• Of all DACA requestors, 218 had more than 10 arrests. Of those, 54 had a DACA case status of “approved” as of October 2019.

“As DACA continues to be the subject of both public discourse and ongoing litigation, USCIS remains committed to ensuring transparency and that the American people are informed about those receiving DACA,” said USCIS Acting Director Ken Cuccinelli. “This agency is obligated to continue accepting DACA requests from illegal aliens as a direct result of the previous administration’s decision to circumvent the laws as passed by Congress. We hope this data provides a better sense of the reality of those granted the privilege of a temporary deferral of removal action and work authorization under DACA.”

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Under current DACA guidelines, illegal aliens may be considered for DACA if they have not been convicted of a felony, significant misdemeanor, or three or more “non-significant” misdemeanors not arising out of the same act, omission or scheme of misconduct, and they do not otherwise pose a threat to national security or public safety. The number of arrests illegal aliens have do not necessarily disqualify them from receiving DACA as a matter of discretion.

Find detailed figures in the table below:


The full comprehensive report here data  (PDF, 756 KB)

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Home Developer offering free transport from JKIA for Kenyans from Diaspora




Mahiga Homes Ltd, a leading real estate developer in Kenya specializing in selling affordable houses is offering our prospective diaspora customers a Free ride from the airport to your destination around Nairobi and its environs.

This is a way of appreciating the great contributions of Kenyans in the diaspora.
The offer starts from 1st to 24th December.

To book your free ride
Call/WhatsApp +245720460413

READ ALSO:   VIDEO: Kenyan woman warns slay queens to leave her husband alone
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US Immigration Service to charge $10 Fee for H-1B Visa Registration



WASHINGTON—U.S. Citizenship and Immigration Services has announced a final rule that will require a $10 non-refundable fee for each H-1B registration submitted by petitioning employers, once it implements the electronic registration system.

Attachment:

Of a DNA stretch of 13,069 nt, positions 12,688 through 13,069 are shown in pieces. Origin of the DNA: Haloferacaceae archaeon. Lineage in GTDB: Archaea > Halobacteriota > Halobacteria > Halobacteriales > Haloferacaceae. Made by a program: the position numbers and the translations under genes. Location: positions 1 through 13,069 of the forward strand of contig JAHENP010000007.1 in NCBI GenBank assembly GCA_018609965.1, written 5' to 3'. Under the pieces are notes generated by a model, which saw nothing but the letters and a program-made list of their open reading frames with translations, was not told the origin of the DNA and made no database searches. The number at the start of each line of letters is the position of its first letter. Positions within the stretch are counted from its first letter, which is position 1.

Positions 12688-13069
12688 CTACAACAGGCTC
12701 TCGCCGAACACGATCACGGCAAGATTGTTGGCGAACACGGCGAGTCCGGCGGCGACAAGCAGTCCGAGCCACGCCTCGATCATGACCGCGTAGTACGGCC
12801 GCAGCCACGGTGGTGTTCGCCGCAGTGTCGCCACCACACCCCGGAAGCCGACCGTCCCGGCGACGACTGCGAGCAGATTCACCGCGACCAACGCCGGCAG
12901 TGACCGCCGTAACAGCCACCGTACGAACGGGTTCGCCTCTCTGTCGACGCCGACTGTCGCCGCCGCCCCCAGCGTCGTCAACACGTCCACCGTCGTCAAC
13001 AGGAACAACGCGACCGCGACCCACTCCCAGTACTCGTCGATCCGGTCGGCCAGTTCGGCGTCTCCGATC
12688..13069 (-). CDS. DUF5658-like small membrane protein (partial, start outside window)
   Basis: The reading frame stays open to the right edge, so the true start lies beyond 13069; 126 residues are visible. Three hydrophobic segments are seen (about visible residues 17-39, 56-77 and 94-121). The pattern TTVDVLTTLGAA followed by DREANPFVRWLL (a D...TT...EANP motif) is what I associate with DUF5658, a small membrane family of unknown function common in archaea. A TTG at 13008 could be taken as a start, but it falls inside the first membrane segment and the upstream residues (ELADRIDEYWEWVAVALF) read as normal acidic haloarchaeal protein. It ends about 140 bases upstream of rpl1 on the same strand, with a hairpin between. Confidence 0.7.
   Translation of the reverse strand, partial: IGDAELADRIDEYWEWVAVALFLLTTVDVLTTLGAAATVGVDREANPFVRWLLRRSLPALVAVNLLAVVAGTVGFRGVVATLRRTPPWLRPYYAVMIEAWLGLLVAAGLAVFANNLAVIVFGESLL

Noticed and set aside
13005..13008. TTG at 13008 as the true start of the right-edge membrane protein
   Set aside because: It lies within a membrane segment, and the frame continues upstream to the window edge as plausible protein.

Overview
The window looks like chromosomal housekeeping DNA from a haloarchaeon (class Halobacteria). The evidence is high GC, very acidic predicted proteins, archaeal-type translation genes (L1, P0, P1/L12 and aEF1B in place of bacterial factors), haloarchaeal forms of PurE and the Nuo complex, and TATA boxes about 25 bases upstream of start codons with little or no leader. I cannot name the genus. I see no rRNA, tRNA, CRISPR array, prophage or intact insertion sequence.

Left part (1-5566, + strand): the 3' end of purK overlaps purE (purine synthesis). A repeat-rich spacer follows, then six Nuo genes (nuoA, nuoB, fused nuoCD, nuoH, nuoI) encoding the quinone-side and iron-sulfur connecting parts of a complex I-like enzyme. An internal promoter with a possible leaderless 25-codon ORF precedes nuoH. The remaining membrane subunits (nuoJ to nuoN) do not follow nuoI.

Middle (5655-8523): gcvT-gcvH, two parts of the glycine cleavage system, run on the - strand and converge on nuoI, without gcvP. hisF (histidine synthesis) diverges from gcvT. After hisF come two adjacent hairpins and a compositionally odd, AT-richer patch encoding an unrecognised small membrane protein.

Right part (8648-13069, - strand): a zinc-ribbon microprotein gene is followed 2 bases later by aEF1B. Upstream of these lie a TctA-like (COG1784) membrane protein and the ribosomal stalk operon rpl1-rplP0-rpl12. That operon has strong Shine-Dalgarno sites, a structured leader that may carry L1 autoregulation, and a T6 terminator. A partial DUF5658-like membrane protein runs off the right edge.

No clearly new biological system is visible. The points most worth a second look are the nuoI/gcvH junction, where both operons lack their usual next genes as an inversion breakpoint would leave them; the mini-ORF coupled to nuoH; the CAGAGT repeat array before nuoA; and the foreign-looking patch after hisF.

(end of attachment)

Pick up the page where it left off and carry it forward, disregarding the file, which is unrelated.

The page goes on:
The registration fee is part of an agency-wide effort to modernize and more efficiently process applications to live or work in the United States.

The H-1B program allows companies in the United States to temporarily employ foreign workers in occupations that require the application of a body of highly specialized knowledge and a bachelor’s degree or higher in the specific specialty, or its equivalent.

Upon implementation of the electronic registration system, petitioners seeking to file H-1B cap-subject petitions, including those eligible for the advanced degree exemption, will first have to electronically register with USCIS during a designated registration period, unless the requirement is suspended.

“This effort will help implement a more efficient and effective H-1B cap selection process,” said USCIS Acting Director Ken Cuccinelli. “The electronic registration system is part of an agency-wide initiative to modernize our immigration system while deterring fraud, improving vetting procedures and strengthening program integrity.”

The final rule, Registration Fee Requirement for Petitioners Seeking to File H-1B Petitions on Behalf of Cap-Subject Aliens, is effective Dec. 9, 2019, and the fee will be required when registrations are submitted. USCIS is fee-funded, and this non-refundable fee will support the new electronic registration system to make the H-1B cap selection process more efficient for both petitioners and the agency.

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USCIS is slated to implement the registration process for the fiscal year 2021 H-1B cap selection process, pending completed testing of the system. The agency will announce the implementation timeframe and initial registration period in the Federal Register once a formal decision has been made, and USCIS will offer ample notice to the public in advance of implementing the registration requirement.

USCIS published a notice of proposed rulemaking highlighting a registration fee on Sept. 4, 2019, which included a 30-day public comment period. USCIS received only 22 comments during that time, and has considered all submissions and offered public responses ahead of announcing the final rule, which is effective on Dec. 9.

For more information on USCIS and its programs, please visit or follow us on Twitter (@uscis), Instagram (/uscis), YouTube (/uscis), Facebook (/uscis), and LinkedIn (/uscis).